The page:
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What is the overhead in splitting a for-loop into multiple for-loops, if the total work inside is the same?

+1 vote
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What is the overhead in splitting a for-loop like this,

int i;
for (i = 0; i < exchanges; i++)
{
    // some code
    // some more code
    // even more code
}

into multiple for-loops like this?

int i;
for (i = 0; i < exchanges; i++)
{
    // some code
}
for (i = 0; i < exchanges; i++)
{
    // some more code
}
for (i = 0; i < exchanges; i++)
{
    // even more code
}

The code is performance-sensitive, but doing the latter would improve readability significantly. (In case it matters, there are no other loops, variable declarations, or function calls, save for a few accessors, within each loop.)

I'm not exactly a low-level programming guru, so it'd be even better if someone could measure up the performance hit in comparison to basic operations, e.g. "Each additional for-loop would cost the equivalent of two int allocations." But, I understand (and wouldn't be surprised) if it's not that simple.

posted Mar 13, 2016 by Shivam Kumar Pandey

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1 Answer

0 votes

For example, splitting the following loop results in almost a 2x slow-down (full test code at the bottom):

for (int c = 0; c < size; c++){
    data[c] *= 10;
    data[c] += 7;
    data[c] &= 15;
}

And this is almost stating the obvious since you need to loop through 3 times instead of once and you make 3 passes over the entire array instead of 1.

On the other hand, if you take a look at this question: Why is one loop so much slower than two loops?

for(int j=0;j<n;j++){
    a1[j] += b1[j];
    c1[j] += d1[j];
}

The opposite is sometimes true due to memory alignment.

What to take from this?

Pretty much anything can happen. Neither way is always faster and it depends heavily on what's inside the loops.

And as such, determining whether such an optimization will increase performance is usually trial-and-error. With enough experience you can make fairly confident (educated) guesses. But in general, expect anything.

"Each additional for-loop would cost the equivalent of two int allocations."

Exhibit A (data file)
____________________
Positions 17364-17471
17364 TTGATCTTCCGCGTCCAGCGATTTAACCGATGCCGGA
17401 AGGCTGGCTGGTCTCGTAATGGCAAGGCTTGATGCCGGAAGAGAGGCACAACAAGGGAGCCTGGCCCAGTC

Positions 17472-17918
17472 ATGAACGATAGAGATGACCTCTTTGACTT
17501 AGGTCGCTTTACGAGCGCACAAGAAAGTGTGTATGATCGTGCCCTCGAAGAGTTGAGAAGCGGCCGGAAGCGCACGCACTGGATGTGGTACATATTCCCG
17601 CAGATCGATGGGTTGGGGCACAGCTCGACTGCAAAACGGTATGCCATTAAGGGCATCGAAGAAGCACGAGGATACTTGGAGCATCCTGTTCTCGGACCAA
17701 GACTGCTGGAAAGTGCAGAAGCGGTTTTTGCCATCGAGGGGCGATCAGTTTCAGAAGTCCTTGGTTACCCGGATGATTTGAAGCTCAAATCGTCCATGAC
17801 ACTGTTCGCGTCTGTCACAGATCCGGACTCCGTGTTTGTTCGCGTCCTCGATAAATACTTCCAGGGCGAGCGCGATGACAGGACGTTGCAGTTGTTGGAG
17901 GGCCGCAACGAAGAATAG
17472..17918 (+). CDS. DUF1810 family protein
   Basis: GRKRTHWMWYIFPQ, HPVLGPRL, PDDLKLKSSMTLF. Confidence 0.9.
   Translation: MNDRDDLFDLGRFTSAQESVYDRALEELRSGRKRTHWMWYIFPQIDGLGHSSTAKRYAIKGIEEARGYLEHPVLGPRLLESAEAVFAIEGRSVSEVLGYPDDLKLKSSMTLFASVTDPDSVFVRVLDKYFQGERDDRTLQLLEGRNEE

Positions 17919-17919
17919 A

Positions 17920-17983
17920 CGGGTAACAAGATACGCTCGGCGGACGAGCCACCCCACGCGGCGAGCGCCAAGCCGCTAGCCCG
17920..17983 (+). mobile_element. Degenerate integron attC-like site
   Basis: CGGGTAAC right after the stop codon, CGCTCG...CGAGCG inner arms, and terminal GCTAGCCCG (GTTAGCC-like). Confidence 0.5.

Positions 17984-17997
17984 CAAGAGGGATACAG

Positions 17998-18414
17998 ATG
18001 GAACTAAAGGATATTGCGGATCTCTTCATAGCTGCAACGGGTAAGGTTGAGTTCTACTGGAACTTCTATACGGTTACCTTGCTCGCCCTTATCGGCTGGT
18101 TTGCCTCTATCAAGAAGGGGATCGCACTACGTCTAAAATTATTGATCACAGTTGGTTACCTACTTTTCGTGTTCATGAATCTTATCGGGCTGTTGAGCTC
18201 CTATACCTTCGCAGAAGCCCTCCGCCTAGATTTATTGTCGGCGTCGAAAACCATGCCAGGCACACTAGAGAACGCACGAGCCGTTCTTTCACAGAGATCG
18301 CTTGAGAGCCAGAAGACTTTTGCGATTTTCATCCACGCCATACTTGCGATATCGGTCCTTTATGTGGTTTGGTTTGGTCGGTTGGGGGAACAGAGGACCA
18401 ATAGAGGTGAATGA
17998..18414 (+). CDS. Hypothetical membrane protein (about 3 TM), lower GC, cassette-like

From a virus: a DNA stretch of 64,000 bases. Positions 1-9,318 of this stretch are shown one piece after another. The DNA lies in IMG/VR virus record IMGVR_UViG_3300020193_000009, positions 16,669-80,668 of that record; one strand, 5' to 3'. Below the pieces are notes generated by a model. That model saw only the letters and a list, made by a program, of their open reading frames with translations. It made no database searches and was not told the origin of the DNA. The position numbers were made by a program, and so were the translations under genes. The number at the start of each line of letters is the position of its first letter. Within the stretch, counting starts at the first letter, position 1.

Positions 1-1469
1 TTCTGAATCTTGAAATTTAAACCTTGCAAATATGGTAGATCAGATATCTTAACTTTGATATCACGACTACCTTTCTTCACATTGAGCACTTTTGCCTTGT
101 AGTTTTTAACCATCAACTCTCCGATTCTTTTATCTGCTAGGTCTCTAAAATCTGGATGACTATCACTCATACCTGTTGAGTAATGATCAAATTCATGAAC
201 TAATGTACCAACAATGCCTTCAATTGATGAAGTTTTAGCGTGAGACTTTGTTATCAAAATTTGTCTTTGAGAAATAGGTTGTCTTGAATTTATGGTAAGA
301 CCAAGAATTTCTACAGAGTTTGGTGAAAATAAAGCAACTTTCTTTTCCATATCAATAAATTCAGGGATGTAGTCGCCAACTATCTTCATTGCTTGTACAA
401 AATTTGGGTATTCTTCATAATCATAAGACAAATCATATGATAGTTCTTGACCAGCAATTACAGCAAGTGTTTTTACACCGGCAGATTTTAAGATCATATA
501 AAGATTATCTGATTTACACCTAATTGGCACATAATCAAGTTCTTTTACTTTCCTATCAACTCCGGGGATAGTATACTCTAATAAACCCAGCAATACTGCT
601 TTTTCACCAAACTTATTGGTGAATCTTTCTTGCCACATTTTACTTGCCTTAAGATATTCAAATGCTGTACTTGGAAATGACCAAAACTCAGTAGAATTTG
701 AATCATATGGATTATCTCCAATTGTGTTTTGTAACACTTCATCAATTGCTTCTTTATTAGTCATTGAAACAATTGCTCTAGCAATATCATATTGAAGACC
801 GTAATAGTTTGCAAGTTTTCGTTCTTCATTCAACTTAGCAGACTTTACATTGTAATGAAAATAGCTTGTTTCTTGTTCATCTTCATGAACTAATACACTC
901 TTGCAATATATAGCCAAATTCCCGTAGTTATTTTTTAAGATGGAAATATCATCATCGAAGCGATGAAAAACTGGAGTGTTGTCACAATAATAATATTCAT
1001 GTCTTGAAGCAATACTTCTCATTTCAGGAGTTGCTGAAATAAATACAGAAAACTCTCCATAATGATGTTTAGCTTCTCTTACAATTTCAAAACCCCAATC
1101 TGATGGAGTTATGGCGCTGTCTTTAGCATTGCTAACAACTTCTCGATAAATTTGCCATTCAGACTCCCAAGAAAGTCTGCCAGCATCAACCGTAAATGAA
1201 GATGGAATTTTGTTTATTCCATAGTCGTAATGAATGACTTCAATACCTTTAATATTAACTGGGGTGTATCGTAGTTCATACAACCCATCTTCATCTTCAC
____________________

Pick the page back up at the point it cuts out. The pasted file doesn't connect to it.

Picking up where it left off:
You are correct that it's not that simple. In fact it's so complicated that the numbers don't mean much. A loop iteration may take X cycles in one context, but Y cycles in another due to a multitude of factors such as Out-of-order Execution and data dependencies.

Not only is the performance context-dependent, but it also vary with different processors.

Here's the test code:

#include <time.h>
#include <iostream>
using namespace std;

int main(){

    int size = 10000;
    int *data = new int[size];


    clock_t start = clock();

    for (int i = 0; i < 1000000; i++){
#ifdef TOGETHER
        for (int c = 0; c < size; c++){
            data[c] *= 10;
            data[c] += 7;
            data[c] &= 15;
        }
#else
        for (int c = 0; c < size; c++){
            data[c] *= 10;
        }
        for (int c = 0; c < size; c++){
            data[c] += 7;
        }
        for (int c = 0; c < size; c++){
            data[c] &= 15;
        }
#endif
    }

    clock_t end = clock();
    cout << (double)(end - start) / CLOCKS_PER_SEC << endl;

    system("pause");
}

Output (one loop): 4.08 seconds
Output (3 loops): 7.17 seconds

answer Mar 16, 2016 by Manikandan J
Similar Questions
+2 votes

We have a table with 254 columns in it. 80% of the time, a very small subset of these columns are queried. The other columns are rarely, if ever, queried. (But they could be at any time, so we do need to maintain them.). Would I expect to get a marked performance boost if I split my table up into 2 tables, one with the few frequently queried columns and another with less frequently queried ones? Doing this will require a lot of code changes, so I don't want to go down this path if it won't be beneficial.

Can folks here offer their experiences and learned opinions about this?

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